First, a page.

Last week, Amy Parsons, the vice president of university operations, sent an email to the Colorado State community announcing the launch of a website for the Ripple Effect, an initiative started last year to make CSU the absolute best community for women to live, work and learn.
I’ve long felt that, despite having many resources that could benefit experiences for women on campus, these resources are not really promoted by the university. For example, most female students find out about the Women and Gender Advocacy Center through posters inside bathroom stalls.
I honestly couldn’t even tell you what other resources are available to women without going to the WGAC and asking them. These communications (or lack thereof) have suggested that CSU doesn’t really care about the female members of the community.
That’s why I am so excited that the Ripple Effect can act as an opportunity to unify, strengthen and improve the on-campus initiatives designed to better the community. For one of the first times at CSU, available resources for diversity, equity, wellness, discovery, balance, leadership and growth and upcoming events are listed in one attainable place (and not just while you are relieving yourself).
Of course, making resources available only to women is a mistake. As one commenter on the website pointed out, the issues discussed mostly aren’t just problems women face, they are “human problems that disproportionately affect women.”
However, problems that disproportionately affect women more than men (ranging from everything from single parenthood to being a victim of sexual assault) are more likely to be overlooked by people in charge (who are generally men), and therefore need far more advocacy to prevent and assist.
And that’s the goal of the Ripple Effect – not to create more gender disparities by only helping women and never helping anyone else, but to make those issues that disproportionately affect women not go by the wayside because no one with power is acknowledging them.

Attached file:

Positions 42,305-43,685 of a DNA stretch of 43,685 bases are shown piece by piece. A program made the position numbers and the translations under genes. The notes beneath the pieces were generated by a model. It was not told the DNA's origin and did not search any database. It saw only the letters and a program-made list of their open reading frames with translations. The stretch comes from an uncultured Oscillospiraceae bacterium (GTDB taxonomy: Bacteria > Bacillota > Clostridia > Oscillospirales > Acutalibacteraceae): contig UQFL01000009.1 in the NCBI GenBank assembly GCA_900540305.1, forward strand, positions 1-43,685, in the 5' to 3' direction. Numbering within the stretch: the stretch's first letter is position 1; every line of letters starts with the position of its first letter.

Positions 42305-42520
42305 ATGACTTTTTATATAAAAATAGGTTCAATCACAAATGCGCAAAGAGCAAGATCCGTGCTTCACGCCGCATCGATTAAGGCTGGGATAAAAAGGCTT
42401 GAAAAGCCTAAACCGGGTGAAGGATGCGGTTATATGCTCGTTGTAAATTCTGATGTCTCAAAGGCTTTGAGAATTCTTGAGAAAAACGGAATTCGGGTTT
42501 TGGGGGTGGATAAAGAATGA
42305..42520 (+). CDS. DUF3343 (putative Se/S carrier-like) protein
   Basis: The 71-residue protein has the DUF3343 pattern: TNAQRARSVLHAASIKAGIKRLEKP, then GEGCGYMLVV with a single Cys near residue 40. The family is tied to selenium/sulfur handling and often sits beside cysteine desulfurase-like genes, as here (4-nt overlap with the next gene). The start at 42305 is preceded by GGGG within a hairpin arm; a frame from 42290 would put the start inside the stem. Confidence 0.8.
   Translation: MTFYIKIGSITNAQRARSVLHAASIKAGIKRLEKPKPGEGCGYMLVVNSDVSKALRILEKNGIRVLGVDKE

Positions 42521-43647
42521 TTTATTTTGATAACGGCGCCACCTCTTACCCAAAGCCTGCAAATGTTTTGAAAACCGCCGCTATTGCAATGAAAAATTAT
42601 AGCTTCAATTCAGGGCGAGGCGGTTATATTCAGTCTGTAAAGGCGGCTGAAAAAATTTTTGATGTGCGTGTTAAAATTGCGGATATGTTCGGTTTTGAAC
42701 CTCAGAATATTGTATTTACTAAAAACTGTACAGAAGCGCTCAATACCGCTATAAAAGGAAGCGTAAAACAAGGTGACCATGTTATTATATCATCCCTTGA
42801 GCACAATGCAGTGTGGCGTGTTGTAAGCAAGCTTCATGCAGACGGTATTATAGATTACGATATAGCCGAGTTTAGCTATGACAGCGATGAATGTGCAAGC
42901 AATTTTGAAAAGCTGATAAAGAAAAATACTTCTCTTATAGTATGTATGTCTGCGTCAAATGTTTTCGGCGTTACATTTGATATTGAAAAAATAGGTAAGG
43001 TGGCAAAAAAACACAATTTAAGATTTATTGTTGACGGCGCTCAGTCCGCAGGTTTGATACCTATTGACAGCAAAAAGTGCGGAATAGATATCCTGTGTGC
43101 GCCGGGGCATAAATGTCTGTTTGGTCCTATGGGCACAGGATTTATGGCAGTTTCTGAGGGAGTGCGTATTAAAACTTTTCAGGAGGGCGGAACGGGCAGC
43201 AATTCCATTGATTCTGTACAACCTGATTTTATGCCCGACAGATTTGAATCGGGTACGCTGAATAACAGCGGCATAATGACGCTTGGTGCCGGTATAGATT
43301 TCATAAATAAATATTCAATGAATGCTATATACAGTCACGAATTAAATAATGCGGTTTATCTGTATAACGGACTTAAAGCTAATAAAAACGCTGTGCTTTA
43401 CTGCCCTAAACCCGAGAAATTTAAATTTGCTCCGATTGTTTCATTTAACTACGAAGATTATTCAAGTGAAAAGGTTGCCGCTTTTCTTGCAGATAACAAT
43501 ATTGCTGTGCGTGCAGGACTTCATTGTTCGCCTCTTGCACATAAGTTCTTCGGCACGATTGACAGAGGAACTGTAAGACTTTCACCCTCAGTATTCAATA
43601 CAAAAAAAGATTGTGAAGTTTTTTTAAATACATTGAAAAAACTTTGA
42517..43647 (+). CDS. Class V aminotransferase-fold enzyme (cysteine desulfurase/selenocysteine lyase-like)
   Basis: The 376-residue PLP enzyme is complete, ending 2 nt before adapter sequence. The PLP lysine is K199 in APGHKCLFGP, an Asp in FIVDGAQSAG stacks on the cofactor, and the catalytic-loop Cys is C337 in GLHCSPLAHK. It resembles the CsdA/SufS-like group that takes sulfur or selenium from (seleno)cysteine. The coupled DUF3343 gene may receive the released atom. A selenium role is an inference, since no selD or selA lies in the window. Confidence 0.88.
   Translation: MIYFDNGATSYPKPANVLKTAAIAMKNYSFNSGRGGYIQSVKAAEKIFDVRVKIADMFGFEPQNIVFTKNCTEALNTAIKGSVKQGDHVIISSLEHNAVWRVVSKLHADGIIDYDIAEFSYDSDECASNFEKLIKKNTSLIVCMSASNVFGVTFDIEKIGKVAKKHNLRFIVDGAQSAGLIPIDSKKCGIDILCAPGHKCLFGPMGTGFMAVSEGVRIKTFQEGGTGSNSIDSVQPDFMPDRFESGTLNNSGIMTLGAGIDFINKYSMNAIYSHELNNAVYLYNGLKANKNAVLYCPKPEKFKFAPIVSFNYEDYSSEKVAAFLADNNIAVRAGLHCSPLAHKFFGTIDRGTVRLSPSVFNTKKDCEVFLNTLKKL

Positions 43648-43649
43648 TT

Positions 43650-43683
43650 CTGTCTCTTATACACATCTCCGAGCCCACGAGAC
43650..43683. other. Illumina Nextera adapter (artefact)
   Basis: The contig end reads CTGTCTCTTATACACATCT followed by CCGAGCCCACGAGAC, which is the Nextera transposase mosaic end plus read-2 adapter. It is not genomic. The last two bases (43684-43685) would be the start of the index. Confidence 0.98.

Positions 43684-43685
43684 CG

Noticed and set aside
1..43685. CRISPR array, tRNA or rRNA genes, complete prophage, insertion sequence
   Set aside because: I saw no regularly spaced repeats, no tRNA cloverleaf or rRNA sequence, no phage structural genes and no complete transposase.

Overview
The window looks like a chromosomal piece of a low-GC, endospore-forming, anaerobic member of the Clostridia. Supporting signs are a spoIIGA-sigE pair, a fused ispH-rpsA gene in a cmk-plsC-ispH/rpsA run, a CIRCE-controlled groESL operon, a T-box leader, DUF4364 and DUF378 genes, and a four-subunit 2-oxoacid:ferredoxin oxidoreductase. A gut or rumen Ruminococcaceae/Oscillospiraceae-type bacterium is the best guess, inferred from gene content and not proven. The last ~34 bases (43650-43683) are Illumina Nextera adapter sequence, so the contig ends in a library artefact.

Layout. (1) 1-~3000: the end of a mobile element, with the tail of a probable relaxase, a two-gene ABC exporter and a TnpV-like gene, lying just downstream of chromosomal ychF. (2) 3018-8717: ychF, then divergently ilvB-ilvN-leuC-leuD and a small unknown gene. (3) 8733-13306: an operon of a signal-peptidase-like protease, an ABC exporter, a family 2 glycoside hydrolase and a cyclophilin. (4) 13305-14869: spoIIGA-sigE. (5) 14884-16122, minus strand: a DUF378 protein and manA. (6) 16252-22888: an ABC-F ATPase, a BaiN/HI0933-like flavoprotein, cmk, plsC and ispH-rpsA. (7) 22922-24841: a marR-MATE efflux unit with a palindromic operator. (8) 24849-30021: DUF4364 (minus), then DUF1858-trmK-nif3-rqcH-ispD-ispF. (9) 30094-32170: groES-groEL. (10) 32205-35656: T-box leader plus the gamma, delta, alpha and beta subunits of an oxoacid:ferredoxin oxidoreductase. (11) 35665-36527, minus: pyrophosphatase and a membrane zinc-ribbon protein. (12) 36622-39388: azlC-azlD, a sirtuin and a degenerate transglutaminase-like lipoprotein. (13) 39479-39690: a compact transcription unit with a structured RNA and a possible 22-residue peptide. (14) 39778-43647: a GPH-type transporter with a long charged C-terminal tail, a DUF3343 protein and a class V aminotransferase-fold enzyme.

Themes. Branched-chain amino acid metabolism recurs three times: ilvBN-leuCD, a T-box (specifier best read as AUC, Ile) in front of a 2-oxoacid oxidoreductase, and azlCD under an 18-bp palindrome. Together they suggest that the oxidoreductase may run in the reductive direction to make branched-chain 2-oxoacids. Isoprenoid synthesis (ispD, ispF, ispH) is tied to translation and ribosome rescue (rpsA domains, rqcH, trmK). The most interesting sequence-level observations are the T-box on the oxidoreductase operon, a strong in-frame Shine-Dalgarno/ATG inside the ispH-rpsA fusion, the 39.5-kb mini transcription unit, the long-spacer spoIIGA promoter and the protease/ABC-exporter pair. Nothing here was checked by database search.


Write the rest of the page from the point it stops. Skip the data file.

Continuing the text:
I spent a lot of time exploring the Ripple Effect website (www.rippleeffect.colostate.edu), and have decided that it is easy to use, successfully balancing form and function. Important information is clearly listed and easy to find. Links provide access to a Ripple Effect blog and forum.
The blog has some great posts clearly relevant to improving the conditions of the CSU community, and some that stray. I expect that as time progresses the blog will stay more focused on the theme of helping the CSU become a better place, and look forward to reading posts as they come up.
At first I was worried about the forum because when signing up I had to say which gender I identified with, and the only choices available were “male” or “female.” This dichotomy is a mistake if attempting to create a community where all genders can feel safe and successful.
But the actual forum is creative, innovative and fantastically designed. Regardless of gender, community members are encouraged to become active, engaged members of the conversation by responding to open-ended questions, and rating and commenting on the responses of others.
The greatest (and most unique) aspect of the forum is seeing evidence that the thoughts and experiences are actually being heard. There are many great ideas that are being responded to by important people, such as Lorie Smith, the director of organizational development and university initiatives, saying exactly what the university plans to do with the suggestions. Forum posts can be marked as being “referred” to by the proper party to resolve the problem or marked as being “in progress” of being resolved, along with a description of what is being done and what the next steps are to successfully changing the issue.
Already I can see a few potential problems with comments on the site. Clear guidelines for what is expected on the forum need to be clearly stated on the site, and then comments need to be monitored and removed if not following those guidelines. The Ripple Effect should strive to be a conducive and positive experience in and of itself, and negative or rude comments can close doors instead of opening them.
As a new initiative, the Ripple Effect still has a lot of details in need of tweaking. But overall it is an example of an outstanding initiative with the ability to successfully create positive change.
So join the conversation. Make a ripple become a wave.
Senior liberal arts major Anna Mitchell likes to make ripples through writing and by skipping stones. Love notes and hate mail may be sent to email@example.com.